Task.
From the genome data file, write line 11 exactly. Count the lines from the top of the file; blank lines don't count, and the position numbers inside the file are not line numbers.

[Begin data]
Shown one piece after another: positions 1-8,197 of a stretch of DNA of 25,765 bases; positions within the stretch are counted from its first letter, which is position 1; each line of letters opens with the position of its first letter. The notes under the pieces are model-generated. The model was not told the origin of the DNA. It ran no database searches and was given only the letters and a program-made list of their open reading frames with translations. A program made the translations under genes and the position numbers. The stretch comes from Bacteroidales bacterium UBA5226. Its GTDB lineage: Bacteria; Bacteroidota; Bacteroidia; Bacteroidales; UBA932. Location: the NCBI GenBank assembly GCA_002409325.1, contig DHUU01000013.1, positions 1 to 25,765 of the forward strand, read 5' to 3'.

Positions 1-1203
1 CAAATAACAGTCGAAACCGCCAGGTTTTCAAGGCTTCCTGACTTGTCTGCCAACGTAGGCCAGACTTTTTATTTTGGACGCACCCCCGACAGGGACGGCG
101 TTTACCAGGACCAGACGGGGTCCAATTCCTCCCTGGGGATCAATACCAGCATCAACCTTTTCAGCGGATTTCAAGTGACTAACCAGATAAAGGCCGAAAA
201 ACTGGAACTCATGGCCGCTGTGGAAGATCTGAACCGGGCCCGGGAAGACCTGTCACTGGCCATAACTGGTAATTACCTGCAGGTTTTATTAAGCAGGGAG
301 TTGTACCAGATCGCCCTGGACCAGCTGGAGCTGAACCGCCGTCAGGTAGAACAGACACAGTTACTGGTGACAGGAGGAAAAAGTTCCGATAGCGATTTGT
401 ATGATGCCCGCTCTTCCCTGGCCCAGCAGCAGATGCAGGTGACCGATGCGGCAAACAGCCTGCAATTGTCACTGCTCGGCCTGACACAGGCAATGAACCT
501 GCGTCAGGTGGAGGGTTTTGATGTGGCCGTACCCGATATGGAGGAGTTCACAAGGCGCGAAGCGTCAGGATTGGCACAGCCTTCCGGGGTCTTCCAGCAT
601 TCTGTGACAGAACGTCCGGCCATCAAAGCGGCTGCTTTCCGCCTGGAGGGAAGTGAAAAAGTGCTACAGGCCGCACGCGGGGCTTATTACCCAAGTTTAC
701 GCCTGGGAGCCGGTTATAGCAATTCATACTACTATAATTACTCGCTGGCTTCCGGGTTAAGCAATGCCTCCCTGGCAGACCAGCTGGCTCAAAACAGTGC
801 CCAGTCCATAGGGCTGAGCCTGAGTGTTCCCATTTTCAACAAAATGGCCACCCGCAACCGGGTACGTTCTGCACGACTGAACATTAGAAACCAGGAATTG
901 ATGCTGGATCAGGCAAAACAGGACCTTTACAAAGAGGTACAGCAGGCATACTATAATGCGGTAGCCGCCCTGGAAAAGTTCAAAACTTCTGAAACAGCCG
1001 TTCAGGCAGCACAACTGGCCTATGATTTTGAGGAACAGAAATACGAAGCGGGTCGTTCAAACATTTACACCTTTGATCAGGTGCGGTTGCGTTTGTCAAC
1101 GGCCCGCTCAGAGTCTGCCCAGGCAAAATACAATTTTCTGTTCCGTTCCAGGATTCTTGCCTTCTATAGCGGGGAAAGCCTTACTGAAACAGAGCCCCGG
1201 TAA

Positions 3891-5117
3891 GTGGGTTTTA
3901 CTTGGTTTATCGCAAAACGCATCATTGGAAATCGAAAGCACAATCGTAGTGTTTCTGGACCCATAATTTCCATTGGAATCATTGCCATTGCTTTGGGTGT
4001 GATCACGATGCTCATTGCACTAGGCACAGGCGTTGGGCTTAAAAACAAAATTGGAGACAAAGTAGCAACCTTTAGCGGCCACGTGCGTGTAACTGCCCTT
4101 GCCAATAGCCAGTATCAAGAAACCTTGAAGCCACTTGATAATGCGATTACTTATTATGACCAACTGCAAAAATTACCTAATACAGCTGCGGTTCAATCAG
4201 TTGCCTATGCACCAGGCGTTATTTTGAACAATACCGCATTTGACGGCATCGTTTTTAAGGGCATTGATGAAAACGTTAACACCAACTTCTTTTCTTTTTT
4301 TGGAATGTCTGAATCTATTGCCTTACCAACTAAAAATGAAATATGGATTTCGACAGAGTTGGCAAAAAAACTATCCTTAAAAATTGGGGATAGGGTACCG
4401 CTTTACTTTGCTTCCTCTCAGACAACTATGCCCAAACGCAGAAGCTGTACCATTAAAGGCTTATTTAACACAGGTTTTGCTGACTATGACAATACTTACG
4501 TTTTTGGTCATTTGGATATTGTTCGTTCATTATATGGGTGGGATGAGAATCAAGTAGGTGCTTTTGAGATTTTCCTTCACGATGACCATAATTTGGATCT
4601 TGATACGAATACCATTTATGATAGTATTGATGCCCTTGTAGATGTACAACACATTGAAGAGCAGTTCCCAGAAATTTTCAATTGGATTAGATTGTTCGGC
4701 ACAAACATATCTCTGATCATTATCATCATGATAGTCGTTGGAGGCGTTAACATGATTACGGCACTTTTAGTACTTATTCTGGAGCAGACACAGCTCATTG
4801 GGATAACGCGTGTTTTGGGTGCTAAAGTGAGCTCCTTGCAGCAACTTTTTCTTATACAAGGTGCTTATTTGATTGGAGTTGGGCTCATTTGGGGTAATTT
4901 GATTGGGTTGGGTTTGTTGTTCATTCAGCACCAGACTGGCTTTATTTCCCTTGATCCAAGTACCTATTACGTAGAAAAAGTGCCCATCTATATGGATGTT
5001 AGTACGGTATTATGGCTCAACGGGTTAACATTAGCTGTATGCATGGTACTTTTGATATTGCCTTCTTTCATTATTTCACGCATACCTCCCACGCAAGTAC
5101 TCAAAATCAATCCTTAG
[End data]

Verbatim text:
801 CCAGTCCATAGGGCTGAGCCTGAGTGTTCCCATTTTCAACAAAATGGCCACCCGCAACCGGGTACGTTCTGCACGACTGAACATTAGAAACCAGGAATTG